[Review] Society Place

Society Place

by Andrew David Barker

David Allkins reviews Society Place, a novella by Andrew David Barker: ‘a great addition to English supernatural horror’.

When her husband Tony dies in a car crash, Heather Lowes is left a pregnant widow at the age of 24. It’s the summer of 1976, and she decides to move alone into their intended home: the pre-war terraced house of number 2 Society Place. Two rooms upstairs, two rooms downstairs and an outside toilet. Heather begins to settle in with the help of her brother Michael, who plays in a covers band called Candlestick Park. But a young boy tells her that he saw a face at her window, and Heather begins to sense the presence of something else in her house. Meanwhile, her neighbours hint at events and tenants from before Heather moved in – linked to things that took place in the house’s cellar.

Andrew David Barker spends time introducing Heather – and her sense of loss – before the supernatural events begin. It’s an effective and old-school writing style, giving us a careful establishing of the character and mood, instead of just telling us how scary everything is. The fact that she and her brother have lost their parents only increases their closeness; Heather is already haunted and vulnerable before the story begins. She is then faced with being alone in the house – or the disturbing possibility that she may not be.

Barker does not go into full nostalgic overload to convey the year of 1976. It’s done through small details, such as Wings playing on the radio, or how supermarket shopping used to be very different. The strongest pop-culture association of the time is through Michael’s band playing the music of Bowie, 10CC, Black Sabbath, and other 1970s rock, while he hopes to get them to play his own original material.

There’s also the background atmosphere of the heavy, hot summer of 1976, surrounding the area and causing an excess of ladybirds. While the 1976 setting may seem – at first glance – to link it with the famous case of the Enfield poltergeist, those events happened from 1977 to 1979, and this is a different type of haunting, starting off with glimpses and feelings before expanding in scope.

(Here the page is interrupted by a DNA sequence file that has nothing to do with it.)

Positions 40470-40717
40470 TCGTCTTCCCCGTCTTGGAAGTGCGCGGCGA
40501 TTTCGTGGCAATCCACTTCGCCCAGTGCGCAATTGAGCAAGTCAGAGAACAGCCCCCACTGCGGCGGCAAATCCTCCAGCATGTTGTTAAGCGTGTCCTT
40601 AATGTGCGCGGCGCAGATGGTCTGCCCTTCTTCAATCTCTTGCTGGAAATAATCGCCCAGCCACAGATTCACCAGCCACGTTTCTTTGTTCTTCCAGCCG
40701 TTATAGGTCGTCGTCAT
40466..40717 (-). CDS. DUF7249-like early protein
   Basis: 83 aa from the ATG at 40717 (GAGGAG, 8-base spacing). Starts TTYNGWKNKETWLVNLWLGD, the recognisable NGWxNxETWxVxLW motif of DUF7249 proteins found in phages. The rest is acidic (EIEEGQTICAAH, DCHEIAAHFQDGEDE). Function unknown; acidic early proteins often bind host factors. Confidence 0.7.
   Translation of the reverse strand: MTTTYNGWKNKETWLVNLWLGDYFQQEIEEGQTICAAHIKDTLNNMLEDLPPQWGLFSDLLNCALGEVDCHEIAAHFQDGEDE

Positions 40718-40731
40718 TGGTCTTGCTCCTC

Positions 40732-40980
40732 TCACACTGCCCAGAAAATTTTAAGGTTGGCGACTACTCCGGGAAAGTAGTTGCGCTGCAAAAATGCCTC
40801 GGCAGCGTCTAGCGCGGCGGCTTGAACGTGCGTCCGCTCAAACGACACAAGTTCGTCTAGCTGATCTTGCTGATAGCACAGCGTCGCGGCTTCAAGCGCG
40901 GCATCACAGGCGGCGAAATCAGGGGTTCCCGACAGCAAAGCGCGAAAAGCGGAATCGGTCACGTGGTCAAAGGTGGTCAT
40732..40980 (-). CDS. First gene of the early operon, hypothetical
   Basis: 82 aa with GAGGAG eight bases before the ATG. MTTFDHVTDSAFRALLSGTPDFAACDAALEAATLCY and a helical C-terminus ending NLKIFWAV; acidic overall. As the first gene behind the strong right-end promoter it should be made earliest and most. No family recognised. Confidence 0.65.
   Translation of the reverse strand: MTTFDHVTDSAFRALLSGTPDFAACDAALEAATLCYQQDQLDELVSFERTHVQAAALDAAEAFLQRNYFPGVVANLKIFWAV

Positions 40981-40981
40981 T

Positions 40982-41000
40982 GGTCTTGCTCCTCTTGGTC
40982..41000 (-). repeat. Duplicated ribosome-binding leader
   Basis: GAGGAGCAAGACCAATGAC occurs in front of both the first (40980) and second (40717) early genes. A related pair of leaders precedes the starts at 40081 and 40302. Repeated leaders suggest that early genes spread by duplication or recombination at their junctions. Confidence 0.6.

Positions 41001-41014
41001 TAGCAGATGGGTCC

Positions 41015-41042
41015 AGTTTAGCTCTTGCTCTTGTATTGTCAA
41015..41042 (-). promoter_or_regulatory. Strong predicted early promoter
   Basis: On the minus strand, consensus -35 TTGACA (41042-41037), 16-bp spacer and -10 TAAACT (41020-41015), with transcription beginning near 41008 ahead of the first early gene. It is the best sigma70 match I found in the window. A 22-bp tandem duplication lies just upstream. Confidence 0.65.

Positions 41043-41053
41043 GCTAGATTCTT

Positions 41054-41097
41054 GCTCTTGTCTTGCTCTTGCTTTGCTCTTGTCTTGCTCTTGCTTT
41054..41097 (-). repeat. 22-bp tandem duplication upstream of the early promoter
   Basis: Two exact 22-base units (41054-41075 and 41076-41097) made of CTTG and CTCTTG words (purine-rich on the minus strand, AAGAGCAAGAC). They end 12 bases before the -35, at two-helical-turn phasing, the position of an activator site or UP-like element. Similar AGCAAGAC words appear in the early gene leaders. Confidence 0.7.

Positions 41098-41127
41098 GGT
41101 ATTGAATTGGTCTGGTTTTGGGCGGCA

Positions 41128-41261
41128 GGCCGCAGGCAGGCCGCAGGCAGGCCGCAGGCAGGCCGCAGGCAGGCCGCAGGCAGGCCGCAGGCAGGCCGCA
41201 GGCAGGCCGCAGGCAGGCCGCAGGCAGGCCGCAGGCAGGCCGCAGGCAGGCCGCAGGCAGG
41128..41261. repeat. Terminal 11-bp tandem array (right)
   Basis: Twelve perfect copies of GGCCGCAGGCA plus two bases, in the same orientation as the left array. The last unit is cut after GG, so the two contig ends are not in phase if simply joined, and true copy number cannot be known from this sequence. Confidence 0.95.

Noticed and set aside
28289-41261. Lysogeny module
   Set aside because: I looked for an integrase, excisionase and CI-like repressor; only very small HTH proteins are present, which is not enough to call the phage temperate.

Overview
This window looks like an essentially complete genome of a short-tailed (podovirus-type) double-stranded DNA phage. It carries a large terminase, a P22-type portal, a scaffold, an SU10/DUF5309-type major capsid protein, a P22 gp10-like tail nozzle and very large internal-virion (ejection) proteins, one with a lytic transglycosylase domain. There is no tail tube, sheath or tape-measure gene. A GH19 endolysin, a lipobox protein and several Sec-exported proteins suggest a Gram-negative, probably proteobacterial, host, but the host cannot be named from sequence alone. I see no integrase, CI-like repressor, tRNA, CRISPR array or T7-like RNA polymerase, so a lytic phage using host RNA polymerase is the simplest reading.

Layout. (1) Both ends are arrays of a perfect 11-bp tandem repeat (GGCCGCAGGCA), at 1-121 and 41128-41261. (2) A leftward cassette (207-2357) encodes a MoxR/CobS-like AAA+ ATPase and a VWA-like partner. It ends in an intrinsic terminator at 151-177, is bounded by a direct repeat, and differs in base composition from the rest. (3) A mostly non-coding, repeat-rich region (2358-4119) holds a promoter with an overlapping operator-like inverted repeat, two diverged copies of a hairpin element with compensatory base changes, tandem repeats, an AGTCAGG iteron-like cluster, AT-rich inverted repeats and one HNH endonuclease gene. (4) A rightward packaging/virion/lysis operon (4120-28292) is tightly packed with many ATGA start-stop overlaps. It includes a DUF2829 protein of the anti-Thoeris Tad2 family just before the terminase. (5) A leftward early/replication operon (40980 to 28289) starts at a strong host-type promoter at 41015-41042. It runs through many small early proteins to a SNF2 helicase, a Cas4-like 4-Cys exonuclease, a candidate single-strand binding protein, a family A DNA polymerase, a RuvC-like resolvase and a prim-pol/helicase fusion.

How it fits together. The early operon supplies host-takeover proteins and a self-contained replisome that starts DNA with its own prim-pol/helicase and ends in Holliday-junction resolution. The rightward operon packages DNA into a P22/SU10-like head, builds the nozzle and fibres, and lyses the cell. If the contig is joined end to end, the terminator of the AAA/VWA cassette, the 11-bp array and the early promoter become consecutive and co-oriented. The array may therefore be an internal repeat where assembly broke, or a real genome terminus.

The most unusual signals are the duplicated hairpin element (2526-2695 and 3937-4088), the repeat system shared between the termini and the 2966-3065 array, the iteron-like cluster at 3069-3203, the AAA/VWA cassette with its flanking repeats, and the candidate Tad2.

Another aspect of the period setting is the sense of things being hidden, or covered up, and people not wanting to deal with it. This comes across in slow reveal, as Heather finds the truth about her house’s history, but also comes to realise the attitude of the people living in the street to the prospect of attention and embarrassment.

It could be said that one reason for the choice of 1976 is that people (in retrospect) labelled that long summer as a foreshadowing of the changes in culture and society that would come after, like Punk and Thatcherism. Society Place, in fact, takes a different approach to the past, and it begins to flash forward to scenes in 2019 which deal with the aftermath of these events.

As the 2019 narrative progresses, it picks up on the survivors of 1976, with people facing how their own lives have turned out, and the sense of what could have been. In good ghost stories, the ghosts are never just ghosts. In Barker’s novella, they are not just repressed secrets that people avoid mentioning. They can also be events which impact the rest of people’s lives.

If this novella has a flaw, it may be the limited length of the format. With the details and depth of the characters, and the themes that Barker is working with, I suspect this could have easily been a longer work. There are certainly characters who could have been expanded on in a few places. But then, ending too soon is preferable to going on for too long, and the story does reach a satisfying climax, flashing between the two time periods of 1976 and 2019.

With Society Place, Barker manages to find his own voice for the tale of the haunted house and the classic English ghost story. It’s an effectively dark and scary story, but it also explores its characters by showing the losses that they have suffered. Hauntings should have a connection to the characters to make them disturbing, and Barker does this. This is a great addition to the field of English supernatural horror.

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David Allkins

Former correspondent and consultant for United Response. Interested in books, films, politics, media discussion and writing. Header art by Deven Rue.

Photo by Jakob Braun on Unsplash 

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